If I’m completely honest, I’m not much of a David Lynch fan. I don’t get along with the surreal. My only two experiences with his work are Dune (1984) which I found confusing and boring and Mulholland Drive (2001) which weirded me out so much I decided there and then that he’s not my cup of tea. I’d always known about Twin Peaks (1990-1991) hearing the incessant praise over the years and I was aware that Lynch co-created it, but due to my now regarded dislike for his work, I avoided at all costs.
Needless to say, when they announced a new series and everybody lost their minds, I didn’t really understand it. However, in my maturing years I’ve become more open to new experiences and learned to love the weird and wonderful. After a colleague commented how amazing the first couple of episodes of series 3 were, »
- Tom Batt
What do you tell people to expect before watching Twin Peaks? It’s as complicated an answer as what to expect when you meet David Lynch. Just ask the man: “They expect, like, a person that's 5-foot-8. Who's very hairy. Who's had most of their teeth removed and who's just gotten out of the hospital,” the filmmaker said in 1990.
Et spoke with Lynch and the cast of Twin Peaks throughout the unexpected, groundbreaking series’ short-lived initial run from 1990 to 1991 on ABC. The TV phenomenon, which returns Sunday, May 21 for a third season on Showtime, showcased Lynch’s penchant for challenging our initial perceptions of everyday life and suggesting there’s always something more going on.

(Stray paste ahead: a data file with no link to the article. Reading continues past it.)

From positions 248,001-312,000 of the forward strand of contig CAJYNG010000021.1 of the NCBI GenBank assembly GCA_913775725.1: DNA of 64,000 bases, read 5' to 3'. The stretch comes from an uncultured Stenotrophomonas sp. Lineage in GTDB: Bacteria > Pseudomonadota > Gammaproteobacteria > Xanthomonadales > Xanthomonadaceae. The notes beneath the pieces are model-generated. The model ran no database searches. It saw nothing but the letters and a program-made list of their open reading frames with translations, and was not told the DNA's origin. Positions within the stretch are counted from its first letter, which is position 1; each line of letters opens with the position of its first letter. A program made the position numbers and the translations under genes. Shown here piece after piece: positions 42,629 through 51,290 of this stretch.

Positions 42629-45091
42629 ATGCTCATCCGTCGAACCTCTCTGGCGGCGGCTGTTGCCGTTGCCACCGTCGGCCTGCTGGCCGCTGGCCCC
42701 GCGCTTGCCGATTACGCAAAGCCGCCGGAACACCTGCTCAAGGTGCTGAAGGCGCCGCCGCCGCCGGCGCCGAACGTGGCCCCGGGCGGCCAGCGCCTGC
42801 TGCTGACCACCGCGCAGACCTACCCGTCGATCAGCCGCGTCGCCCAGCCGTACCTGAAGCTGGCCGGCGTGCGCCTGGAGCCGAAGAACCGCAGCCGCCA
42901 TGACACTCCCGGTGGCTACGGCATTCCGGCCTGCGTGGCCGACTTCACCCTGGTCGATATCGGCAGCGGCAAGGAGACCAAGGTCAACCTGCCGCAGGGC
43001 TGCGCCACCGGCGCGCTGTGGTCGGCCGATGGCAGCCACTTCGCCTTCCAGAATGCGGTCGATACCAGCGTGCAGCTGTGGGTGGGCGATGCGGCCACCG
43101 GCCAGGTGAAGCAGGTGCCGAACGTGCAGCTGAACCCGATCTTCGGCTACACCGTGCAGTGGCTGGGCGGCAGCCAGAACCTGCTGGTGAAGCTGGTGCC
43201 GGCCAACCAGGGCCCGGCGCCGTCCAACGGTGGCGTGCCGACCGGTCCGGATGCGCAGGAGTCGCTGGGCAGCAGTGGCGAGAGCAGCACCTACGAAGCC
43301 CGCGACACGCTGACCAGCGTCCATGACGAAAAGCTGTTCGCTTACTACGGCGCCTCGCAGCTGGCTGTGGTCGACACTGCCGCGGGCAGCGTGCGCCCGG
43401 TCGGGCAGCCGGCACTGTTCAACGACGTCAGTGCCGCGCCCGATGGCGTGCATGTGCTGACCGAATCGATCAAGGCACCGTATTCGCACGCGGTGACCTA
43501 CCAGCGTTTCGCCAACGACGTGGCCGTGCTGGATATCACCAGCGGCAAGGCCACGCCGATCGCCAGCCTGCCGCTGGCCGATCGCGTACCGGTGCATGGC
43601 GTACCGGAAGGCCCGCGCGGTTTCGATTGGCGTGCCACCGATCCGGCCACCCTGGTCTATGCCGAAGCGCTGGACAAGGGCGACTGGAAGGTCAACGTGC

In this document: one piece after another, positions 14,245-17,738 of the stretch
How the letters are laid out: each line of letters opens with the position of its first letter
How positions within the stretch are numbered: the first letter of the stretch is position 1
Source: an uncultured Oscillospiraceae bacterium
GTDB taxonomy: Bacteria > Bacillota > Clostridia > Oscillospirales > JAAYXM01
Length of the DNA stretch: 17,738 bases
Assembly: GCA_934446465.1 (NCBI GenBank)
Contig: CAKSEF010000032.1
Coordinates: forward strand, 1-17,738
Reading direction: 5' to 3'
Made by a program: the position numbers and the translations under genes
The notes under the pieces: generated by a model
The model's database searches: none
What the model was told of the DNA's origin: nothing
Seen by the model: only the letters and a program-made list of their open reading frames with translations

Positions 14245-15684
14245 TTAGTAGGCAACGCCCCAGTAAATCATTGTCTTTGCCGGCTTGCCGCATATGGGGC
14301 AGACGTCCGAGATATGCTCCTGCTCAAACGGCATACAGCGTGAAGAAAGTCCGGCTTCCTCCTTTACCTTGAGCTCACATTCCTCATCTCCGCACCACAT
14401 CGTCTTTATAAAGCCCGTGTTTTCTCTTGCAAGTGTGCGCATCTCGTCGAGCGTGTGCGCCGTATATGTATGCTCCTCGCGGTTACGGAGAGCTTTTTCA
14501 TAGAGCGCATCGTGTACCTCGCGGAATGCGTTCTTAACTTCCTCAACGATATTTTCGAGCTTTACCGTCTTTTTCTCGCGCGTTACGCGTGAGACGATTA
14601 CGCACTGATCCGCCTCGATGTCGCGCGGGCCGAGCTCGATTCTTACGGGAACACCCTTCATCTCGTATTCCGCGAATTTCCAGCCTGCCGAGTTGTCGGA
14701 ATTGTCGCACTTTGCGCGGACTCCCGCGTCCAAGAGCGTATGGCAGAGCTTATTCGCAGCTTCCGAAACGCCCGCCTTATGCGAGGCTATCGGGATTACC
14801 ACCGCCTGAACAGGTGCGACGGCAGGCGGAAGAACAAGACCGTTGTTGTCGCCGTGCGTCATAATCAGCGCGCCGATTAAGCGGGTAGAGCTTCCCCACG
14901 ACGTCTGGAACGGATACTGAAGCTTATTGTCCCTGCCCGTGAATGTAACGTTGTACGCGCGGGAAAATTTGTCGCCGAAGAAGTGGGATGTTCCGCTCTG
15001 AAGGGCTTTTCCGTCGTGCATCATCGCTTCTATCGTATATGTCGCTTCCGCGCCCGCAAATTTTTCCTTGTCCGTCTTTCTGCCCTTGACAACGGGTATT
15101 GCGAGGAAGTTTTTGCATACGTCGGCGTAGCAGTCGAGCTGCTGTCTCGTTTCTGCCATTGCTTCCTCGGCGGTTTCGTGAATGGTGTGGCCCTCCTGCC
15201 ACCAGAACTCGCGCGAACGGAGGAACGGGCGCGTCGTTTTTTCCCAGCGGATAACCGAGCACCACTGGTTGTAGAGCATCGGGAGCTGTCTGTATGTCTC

“Then sometimes they're surprised and a lot of times they're not, because we all know that the surface is one thing and there's 99 percent »
Ryan Lambie May 17, 2017
Swiss artist Hr Giger sadly died in 2014, but his legacy lives on in Alien Covenant, as Ryan explains...
Nb: The following contains major spoilers for Alien: Covenant.
If Prometheus strongly hinted at the fact, Alien: Covenant pretty much confirms it - Ridley Scott's Alien prequels are primarily about David, the android played by Michael Fassbender. Introduced as the unblinking space butler to billionaire industrialist Peter Weyland, David proves to be Prometheus' mischievous catalyst and most charismatic character: obsessed with Lawrence Of Arabia, quietly resentful of the human crew, and wont to experiment on them using the black space goo (or pathogen) he finds on Lv-223.
Alien: Covenant deepens David's backstory a bit further, reintroducing the synthetic as an embittered genius with daddy issues and a god complex. »
It came to David Lynch in a flash:
A red room. A dream version of Laura Palmer. An older Special Agent Dale Cooper, silent and pensive. The Man From Another Place, speaking cryptically: “That gum you like is going to come back in style.”